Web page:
The cruise ship Adonia left port in Miami on Sunday to begin the first passenger voyage between the United States and Cuba in more than half a century.

A boat with activists from the Democracy Movement protested the trip but pulled away before the Adonia set sail.

A decades-old Cuban policy that prohibited those born on the island from arriving or leaving by boat threatened to scuttle the voyage.

But the Cuban government changed the policy to allow Sunday’s trip.

There were 10 to 25 Cuban-born passengers Sunday, according to cruise officials.

The first passenger to set foot on Cuban soil will be Arnie Perez, Carnival Corp.’s chief legal counsel. He was born in Cuba.


Mary Olive Reinhart came with 10 friends from Philadelphia. The adventure was a draw for the retired parks service ranger.

“It’s exciting to go places where we’re forbidden. For me, I want to be at home in the world – the whole world.”

The 600 passengers on the Adonia are the first cruisers to travel from a U.S. port to Cuba since the rapprochement between the United States and Cuba began Dec. 17, 2014 and the first since U.S.-Cuba relations went into the deep freeze more than 50 years ago.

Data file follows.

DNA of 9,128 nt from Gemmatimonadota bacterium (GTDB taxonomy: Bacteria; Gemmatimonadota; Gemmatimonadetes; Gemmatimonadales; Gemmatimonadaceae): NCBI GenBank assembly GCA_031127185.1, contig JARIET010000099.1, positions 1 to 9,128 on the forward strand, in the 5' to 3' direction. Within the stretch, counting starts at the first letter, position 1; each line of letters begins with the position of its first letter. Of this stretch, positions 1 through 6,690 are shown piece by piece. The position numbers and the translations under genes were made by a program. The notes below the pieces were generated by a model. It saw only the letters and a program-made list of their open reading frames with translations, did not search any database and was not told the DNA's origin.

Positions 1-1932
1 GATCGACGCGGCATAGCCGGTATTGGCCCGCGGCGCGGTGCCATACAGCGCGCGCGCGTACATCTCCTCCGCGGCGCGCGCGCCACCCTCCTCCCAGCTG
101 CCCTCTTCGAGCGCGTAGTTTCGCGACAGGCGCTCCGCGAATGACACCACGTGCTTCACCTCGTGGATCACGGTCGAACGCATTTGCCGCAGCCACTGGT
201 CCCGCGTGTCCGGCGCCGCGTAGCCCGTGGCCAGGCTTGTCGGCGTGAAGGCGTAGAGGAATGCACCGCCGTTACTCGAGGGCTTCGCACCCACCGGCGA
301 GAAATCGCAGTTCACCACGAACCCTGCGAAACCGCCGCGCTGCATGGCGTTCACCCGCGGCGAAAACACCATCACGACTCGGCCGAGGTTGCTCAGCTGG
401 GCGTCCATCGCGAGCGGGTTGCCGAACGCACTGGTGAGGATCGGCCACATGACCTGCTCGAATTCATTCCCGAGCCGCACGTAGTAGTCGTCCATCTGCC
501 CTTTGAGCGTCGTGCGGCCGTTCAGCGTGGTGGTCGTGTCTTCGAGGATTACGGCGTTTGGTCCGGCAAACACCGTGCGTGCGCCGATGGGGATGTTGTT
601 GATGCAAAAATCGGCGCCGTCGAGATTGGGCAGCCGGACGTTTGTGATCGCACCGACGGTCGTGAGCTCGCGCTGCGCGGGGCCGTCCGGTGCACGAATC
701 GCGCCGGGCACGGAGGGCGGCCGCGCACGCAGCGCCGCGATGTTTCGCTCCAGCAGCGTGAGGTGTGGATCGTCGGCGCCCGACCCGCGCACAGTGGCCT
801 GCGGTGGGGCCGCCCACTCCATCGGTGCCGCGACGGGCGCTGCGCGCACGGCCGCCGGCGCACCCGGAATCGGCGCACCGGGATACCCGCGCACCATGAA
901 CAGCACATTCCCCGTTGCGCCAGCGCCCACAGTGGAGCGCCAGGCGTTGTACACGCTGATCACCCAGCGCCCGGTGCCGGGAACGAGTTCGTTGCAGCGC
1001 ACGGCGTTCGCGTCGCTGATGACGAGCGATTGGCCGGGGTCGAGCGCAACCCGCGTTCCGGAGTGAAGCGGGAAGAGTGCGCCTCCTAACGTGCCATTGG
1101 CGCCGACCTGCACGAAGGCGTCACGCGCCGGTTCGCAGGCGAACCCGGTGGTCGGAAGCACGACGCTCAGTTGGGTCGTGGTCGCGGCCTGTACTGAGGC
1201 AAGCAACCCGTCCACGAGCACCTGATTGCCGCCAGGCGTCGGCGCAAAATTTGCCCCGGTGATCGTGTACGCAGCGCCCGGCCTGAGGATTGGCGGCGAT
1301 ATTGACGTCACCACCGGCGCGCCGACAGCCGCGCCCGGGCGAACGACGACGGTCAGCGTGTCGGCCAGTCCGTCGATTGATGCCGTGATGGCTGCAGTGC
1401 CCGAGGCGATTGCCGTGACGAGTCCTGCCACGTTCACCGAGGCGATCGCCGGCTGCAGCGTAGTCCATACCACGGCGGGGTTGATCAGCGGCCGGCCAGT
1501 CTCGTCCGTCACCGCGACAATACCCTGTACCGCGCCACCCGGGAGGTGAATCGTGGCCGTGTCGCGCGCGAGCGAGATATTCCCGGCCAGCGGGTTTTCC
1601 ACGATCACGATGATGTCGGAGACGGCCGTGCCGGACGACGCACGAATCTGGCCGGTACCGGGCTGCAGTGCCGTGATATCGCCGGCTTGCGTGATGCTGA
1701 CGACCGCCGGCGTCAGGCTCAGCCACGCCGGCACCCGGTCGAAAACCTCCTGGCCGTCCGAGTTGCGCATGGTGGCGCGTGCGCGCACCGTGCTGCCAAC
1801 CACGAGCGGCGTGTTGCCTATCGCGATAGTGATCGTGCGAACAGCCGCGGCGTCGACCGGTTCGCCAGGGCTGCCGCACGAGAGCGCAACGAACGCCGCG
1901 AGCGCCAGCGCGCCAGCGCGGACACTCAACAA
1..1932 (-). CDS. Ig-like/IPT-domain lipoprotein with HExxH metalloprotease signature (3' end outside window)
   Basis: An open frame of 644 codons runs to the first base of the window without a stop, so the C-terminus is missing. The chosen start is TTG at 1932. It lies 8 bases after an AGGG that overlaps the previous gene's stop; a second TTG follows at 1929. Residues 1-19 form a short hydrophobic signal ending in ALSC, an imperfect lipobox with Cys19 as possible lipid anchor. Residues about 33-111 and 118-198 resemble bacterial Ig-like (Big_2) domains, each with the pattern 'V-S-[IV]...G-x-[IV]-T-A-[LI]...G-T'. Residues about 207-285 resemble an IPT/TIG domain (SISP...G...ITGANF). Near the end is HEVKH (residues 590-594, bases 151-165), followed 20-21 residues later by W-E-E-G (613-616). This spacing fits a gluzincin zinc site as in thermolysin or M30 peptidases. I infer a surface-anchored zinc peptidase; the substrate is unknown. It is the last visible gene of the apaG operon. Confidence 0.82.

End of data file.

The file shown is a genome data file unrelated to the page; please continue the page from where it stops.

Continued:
Carnival said the Adonia will cruise every other week from Miami to Cuba.

Bookings will start at $1,800 per person.

After arriving in Havana on Monday, the passengers will begin a series of tours that are designed to help them get to know the Cuban people and let Cubans know them better.

Officially the cruise is a people-to-people trip, one of the 12 categories of travel permitted with the embargo still in effect.

Those on people-to-people trips are supposed to engage in purposeful travel that includes interactions with Cubans.

The passengers will visit many of the same places a typical tourist might – the Plaza de la Revolucion, the Colon Cemetery, and the National Fine Arts Museum – but to comply with people-to-people requirements, there will also be conversations with artists and visits to community projects.

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